The Australian Therapeutic Goods Administration’s (TGA) recent interim decision to effectively ban nicotine-containing electronic cigarettes has been described by Dr. Colin Mendelsohn, a tobacco treatment specialist who teaches at the University of Sydney, as a harsh blow to smokers.
Writing on theconversation.com, Mendelsohn said Australian smokers would be denied access to life-saving technology that was estimated to have helped millions of overseas smokers quit.
Those most affected would be from lower socio-economic and disadvantaged groups, which had the highest smoking rates and were hardest hit by the cost of smoking.
‘Currently, nicotine-containing e-cigarettes are effectively prohibited in Australia,’ Mendelsohn wrote. ‘If the TGA’s interim decision is made final in March 2017, e-cigarette users (or vapers) in Australia will still not be able to buy or import nicotine for vaping without a prescription. Their only legal option would be to ask their doctor for a prescription, which doctors are generally reluctant to provide.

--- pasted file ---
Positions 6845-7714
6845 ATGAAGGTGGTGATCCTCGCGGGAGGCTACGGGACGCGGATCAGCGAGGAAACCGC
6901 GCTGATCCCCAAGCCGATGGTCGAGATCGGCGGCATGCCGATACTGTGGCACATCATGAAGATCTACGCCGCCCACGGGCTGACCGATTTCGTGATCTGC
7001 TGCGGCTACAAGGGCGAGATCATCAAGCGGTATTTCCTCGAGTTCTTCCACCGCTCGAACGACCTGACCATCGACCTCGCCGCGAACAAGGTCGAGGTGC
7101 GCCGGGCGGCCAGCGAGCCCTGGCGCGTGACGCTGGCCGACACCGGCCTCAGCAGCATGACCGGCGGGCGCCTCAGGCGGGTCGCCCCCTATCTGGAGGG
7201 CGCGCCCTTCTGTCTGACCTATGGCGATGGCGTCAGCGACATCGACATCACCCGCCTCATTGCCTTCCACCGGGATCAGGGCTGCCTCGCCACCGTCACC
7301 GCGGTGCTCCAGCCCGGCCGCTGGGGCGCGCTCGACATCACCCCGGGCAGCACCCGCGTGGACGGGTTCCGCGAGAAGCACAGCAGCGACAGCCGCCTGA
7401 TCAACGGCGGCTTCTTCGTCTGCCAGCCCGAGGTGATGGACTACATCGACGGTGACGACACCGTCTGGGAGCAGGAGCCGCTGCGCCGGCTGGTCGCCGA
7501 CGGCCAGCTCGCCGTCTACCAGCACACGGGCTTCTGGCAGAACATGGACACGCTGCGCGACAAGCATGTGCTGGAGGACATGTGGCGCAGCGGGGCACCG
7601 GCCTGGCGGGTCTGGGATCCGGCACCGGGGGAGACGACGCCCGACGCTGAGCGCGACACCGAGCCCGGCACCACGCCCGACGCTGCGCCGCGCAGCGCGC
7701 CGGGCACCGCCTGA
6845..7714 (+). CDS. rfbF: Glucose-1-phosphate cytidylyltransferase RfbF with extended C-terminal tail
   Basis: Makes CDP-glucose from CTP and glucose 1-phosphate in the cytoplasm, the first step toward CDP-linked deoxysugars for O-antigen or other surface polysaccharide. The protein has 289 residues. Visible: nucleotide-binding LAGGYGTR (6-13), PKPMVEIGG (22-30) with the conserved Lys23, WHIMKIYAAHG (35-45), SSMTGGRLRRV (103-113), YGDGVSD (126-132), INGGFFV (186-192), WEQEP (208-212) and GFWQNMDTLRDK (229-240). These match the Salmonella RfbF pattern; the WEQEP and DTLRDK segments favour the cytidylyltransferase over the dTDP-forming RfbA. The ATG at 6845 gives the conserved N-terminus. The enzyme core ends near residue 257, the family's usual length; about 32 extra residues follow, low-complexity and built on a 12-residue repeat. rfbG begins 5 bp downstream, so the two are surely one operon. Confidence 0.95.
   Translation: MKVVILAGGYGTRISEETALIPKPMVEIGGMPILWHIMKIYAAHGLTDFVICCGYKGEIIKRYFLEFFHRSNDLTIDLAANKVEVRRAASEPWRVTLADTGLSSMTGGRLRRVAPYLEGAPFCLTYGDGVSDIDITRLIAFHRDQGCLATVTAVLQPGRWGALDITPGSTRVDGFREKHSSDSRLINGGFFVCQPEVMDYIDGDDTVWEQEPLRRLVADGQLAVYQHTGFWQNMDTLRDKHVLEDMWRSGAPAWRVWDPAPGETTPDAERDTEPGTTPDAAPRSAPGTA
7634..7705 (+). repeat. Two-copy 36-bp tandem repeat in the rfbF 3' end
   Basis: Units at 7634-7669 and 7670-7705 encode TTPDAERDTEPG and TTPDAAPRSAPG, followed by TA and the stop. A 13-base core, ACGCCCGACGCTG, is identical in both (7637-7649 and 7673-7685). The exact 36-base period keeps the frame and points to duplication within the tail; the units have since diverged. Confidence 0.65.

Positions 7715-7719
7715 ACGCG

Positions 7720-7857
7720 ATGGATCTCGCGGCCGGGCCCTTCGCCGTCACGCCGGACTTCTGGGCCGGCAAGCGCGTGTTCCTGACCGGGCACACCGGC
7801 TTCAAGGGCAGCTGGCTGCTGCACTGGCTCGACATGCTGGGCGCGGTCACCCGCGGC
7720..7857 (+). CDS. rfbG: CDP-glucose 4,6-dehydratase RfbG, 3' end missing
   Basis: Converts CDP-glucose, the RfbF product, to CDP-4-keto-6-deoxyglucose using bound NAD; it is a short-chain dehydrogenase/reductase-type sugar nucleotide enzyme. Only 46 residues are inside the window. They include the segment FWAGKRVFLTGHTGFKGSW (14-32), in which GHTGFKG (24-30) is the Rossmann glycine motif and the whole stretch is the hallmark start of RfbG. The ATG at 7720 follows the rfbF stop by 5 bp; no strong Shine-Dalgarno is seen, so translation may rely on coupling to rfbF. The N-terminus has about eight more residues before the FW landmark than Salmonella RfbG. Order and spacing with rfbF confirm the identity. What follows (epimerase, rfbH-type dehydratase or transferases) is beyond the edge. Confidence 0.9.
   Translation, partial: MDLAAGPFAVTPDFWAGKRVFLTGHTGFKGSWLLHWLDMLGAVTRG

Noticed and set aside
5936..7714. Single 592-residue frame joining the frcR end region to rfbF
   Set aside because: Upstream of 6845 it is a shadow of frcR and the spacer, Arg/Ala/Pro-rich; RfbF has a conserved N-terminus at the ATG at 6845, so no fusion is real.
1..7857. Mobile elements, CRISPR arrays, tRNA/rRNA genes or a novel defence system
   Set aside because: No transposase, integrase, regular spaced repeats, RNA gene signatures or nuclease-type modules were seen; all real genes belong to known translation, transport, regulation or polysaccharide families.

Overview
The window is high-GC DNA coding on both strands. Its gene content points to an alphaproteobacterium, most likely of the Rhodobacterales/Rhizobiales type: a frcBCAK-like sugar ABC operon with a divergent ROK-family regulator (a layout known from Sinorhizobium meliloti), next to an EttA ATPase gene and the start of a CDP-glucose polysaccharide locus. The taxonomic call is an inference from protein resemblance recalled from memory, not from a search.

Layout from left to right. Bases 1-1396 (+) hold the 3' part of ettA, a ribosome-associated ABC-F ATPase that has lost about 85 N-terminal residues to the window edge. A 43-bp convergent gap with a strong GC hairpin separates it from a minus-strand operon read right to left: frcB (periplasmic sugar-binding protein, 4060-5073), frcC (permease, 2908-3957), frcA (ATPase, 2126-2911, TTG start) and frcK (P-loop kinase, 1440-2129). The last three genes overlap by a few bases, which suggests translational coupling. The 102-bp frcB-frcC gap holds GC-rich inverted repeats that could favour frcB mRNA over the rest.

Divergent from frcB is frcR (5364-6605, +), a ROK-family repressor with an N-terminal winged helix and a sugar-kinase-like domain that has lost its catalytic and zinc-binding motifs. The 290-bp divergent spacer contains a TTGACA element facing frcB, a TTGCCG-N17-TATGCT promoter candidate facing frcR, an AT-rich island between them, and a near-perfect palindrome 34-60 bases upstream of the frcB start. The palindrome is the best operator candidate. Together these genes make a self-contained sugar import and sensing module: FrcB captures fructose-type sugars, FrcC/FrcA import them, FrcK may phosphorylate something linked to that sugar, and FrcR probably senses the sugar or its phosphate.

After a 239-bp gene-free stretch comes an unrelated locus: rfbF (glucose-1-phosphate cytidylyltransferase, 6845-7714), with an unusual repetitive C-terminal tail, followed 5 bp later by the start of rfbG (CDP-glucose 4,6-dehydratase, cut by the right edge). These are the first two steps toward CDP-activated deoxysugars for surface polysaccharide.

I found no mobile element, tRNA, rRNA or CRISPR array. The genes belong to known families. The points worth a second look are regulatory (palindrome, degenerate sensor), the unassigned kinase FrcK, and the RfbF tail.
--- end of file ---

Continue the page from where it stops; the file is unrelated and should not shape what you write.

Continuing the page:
‘If the current ban remains, vapers will still be forced to source nicotine solutions (e-liquids) from an unregulated and illegal black market, placing them at even greater risk. Without regulation, the contents of nicotine refill bottles are a mystery, labels are inaccurate, childproof bottles are not mandated and there is no quality control or manufacturing standard.
‘Other users will buy large quantities of highly concentrated nicotine online and mix their e-liquid at home, with the risk of exposure to children and dosage errors.
‘Meanwhile, vapers who try to quit smoking are branded criminals. The fine for possessing nicotine for vaping in Queensland is up to A$9,108 and the government encourages the public to report any offenders. This fear will lead some vapers to return to smoking.
‘The TGA’s decision also leaves Australia out of step with other similar countries. E-cigarettes with nicotine are legal and available, or are in the process of being legalised, in the United Kingdom, European Union, United States, Canada and New Zealand.
‘Their approach to smoking cessation products is in sharp contrast to policy in Australia, which has missed the opportunity to welcome e-cigarettes as a harm reduction tool, and a safer alternative, for smokers. Meanwhile, the most lethal nicotine products, cigarettes, are freely available in Australia and do not need TGA approval.’
Mendelsohn’s full text is here.